Thursday, January 9, 2014

Masonic Research can help fill in "The Dash"

I have an 11” X 14” poster that has been in my possession for years. It is from the Arthur Allan Cunningham Class, Ancient Accepted Scottish Rite, Valley of Toledo, 1944.  (My father was one of the members of the class.) I never looked at it as a genealogical resource until last year when I realized that is provides a name, a small photo, and a location for each of the lodge members. Sometimes this is all we need to begin the process of tearing down a brick wall.
As with most aspects of genealogy research, it is helpful to know something about a source of information so I did a little bit of research on the Masons. Well, my dad was a Mason, my husband was a Mason, as was almost every other male member of my family so it's not like I don't know anything about the Masonic Lodge. But when I tried to explain it, it got really complicated. I guess I didn't realize how far-reaching this organization was at one time.

The Masonic Lodge is a fraternal and secret organization that dates back to the early years of  American history. (And beyond that in Europe.) George Washington and Ben Franklin were both Masons. It is not a cult, not a conspiracy, as cable TV would lead us to believe. It is simply a mens' organization. Thirty years ago, forty years ago, 100 years ago, it was a very powerful and influential fraternal organization. Unfortunately in recent years, membership has declined considerably. Most of the younger members blame this on the fact that the lodge refuses to build a bridge to the 21st century. 

But that doesn't matter! What matters is the fact that at one time many of our male ancestors were affiliated with this lodge. And there are records! Some think that these records are of no use to genealogists. I say any record is useful. There is always something there. It might not mean anything today, but a couple of months or years down the road, it might be the solution to that brick wall. This is my mantra - as most of you know!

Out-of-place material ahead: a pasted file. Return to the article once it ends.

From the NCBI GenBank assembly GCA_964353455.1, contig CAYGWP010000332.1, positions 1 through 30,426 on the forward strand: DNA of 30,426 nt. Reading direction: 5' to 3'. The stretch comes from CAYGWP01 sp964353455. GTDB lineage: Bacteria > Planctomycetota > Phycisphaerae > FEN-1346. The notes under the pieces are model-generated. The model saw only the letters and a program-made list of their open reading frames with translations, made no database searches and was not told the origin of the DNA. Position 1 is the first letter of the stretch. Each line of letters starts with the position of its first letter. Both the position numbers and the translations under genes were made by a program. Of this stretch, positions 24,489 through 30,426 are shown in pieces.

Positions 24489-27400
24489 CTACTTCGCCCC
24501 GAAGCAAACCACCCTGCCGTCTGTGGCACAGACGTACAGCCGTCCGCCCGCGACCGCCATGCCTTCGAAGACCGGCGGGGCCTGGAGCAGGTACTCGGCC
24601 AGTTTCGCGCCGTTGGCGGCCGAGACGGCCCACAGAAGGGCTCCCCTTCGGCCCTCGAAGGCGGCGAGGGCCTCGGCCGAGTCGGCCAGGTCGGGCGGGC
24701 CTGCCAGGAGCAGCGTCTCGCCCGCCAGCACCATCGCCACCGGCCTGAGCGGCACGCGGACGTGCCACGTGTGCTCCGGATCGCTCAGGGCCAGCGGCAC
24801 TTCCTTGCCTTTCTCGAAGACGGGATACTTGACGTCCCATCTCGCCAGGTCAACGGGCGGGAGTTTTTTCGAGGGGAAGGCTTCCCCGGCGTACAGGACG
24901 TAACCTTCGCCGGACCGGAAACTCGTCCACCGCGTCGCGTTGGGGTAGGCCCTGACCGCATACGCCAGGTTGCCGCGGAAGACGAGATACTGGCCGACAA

What you find depends on how active your ancestor was in the lodge. If you have ancestors who rose to the office of Worshipful Master, you will find their names. If you have ancestors who belonged to the Shrine, check your local newspapers for parades. Those red Jeeps with the annoying horns, those little bitty red cars, those hillbilly's riding on a float — those are Shriners, and they could be related to you.

Each state has a Grand Lodge and this is where you will find the “proceedings.” Those are the records you want to research. The Grand Lodge does not see itself as being a source of genealogical  information. You can try to contact them for information but don't expect miracles. You are pretty much on your own. The Grand Lodge of Ohio  will give you an online list of Past Grand Masters and Proceedings from 1808 to the present.There is no index. This is "old tyme" genealogy!

One thing to remember. If your father was a Mason, your grandfather was probably a Mason too; and possibly your brothers, uncles and cousins. But on the other hand, maybe not the brothers and cousins. Lodge night has been replaced by Man Caves and Tailgating. I can remember days when we would be walking down the street in downtown Toledo and my dad would stop and say a few words to another man. It would begin with 'Hi Noble" and then go on to a  few words about the East. Then there was a handshake and they were BFF's! 

It is debatable as to whether or not these records are a primary source. They could just be a clue. However, many times the information you find in the records of a Masonic Lodge  is a piece of the puzzle that fits in the “dash” of  your ancestor’s life.

The dash is the best part.
 (It's that little line between the birth date and the death date.)


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